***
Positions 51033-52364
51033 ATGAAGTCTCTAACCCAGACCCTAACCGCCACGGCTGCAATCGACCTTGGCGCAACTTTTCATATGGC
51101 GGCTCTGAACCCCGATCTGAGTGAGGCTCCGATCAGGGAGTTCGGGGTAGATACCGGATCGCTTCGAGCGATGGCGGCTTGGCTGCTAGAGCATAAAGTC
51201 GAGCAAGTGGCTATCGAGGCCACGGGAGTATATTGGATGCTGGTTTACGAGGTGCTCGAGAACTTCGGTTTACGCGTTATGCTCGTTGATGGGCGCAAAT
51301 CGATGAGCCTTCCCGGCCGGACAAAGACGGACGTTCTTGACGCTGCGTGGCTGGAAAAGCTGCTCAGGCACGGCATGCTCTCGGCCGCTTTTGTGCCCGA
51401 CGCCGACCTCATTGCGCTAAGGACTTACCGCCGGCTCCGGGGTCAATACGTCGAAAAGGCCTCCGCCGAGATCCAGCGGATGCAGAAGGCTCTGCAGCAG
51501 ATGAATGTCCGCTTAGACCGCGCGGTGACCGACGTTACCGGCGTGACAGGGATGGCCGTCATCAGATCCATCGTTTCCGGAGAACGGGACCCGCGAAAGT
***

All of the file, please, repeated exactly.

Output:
Positions 51033-52364
51033 ATGAAGTCTCTAACCCAGACCCTAACCGCCACGGCTGCAATCGACCTTGGCGCAACTTTTCATATGGC
51101 GGCTCTGAACCCCGATCTGAGTGAGGCTCCGATCAGGGAGTTCGGGGTAGATACCGGATCGCTTCGAGCGATGGCGGCTTGGCTGCTAGAGCATAAAGTC
51201 GAGCAAGTGGCTATCGAGGCCACGGGAGTATATTGGATGCTGGTTTACGAGGTGCTCGAGAACTTCGGTTTACGCGTTATGCTCGTTGATGGGCGCAAAT
51301 CGATGAGCCTTCCCGGCCGGACAAAGACGGACGTTCTTGACGCTGCGTGGCTGGAAAAGCTGCTCAGGCACGGCATGCTCTCGGCCGCTTTTGTGCCCGA
51401 CGCCGACCTCATTGCGCTAAGGACTTACCGCCGGCTCCGGGGTCAATACGTCGAAAAGGCCTCCGCCGAGATCCAGCGGATGCAGAAGGCTCTGCAGCAG
51501 ATGAATGTCCGCTTAGACCGCGCGGTGACCGACGTTACCGGCGTGACAGGGATGGCCGTCATCAGATCCATCGTTTCCGGAGAACGGGACCCGCGAAAGT